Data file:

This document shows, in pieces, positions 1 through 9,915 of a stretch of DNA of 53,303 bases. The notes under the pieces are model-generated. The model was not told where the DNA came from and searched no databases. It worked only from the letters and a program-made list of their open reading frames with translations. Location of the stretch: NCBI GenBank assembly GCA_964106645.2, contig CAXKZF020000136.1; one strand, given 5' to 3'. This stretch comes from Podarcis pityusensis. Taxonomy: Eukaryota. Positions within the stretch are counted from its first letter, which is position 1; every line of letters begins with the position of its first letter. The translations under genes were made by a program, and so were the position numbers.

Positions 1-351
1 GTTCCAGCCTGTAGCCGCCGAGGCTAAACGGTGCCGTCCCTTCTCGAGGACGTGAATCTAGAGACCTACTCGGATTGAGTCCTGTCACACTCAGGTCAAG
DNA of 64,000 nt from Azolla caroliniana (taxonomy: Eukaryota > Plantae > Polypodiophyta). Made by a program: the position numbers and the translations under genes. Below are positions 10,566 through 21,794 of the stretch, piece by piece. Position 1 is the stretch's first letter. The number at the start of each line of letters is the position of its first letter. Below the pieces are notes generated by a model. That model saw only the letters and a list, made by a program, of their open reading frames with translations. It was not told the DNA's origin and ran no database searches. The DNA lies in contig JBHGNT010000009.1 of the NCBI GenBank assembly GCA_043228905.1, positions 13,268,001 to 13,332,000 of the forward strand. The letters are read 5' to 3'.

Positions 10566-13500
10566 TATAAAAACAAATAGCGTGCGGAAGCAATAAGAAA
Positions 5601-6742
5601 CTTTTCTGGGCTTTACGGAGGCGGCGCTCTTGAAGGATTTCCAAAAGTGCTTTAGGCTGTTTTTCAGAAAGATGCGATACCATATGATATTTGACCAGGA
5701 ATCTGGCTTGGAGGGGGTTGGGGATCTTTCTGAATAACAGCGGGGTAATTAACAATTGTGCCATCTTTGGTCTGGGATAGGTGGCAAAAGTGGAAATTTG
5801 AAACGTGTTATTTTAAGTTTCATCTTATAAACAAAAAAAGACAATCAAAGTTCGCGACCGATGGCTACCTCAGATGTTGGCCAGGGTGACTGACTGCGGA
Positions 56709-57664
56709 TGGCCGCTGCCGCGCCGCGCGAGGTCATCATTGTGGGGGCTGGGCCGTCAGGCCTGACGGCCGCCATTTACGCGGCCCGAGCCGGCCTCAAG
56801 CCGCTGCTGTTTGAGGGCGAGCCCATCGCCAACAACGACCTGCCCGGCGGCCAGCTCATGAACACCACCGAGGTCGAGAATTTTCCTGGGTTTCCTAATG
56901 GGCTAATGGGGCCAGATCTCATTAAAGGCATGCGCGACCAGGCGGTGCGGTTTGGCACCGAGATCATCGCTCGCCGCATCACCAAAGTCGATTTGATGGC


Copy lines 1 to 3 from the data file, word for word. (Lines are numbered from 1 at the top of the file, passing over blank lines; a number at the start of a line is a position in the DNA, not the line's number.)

This document shows, in pieces, positions 1 through 9,915 of a stretch of DNA of 53,303 bases. The notes under the pieces are model-generated. The model was not told where the DNA came from and searched no databases. It worked only from the letters and a program-made list of their open reading frames with translations. Location of the stretch: NCBI GenBank assembly GCA_964106645.2, contig CAXKZF020000136.1; one strand, given 5' to 3'. This stretch comes from Podarcis pityusensis. Taxonomy: Eukaryota. Positions within the stretch are counted from its first letter, which is position 1; every line of letters begins with the position of its first letter. The translations under genes were made by a program, and so were the position numbers.

Positions 1-351
1 GTTCCAGCCTGTAGCCGCCGAGGCTAAACGGTGCCGTCCCTTCTCGAGGACGTGAATCTAGAGACCTACTCGGATTGAGTCCTGTCACACTCAGGTCAAG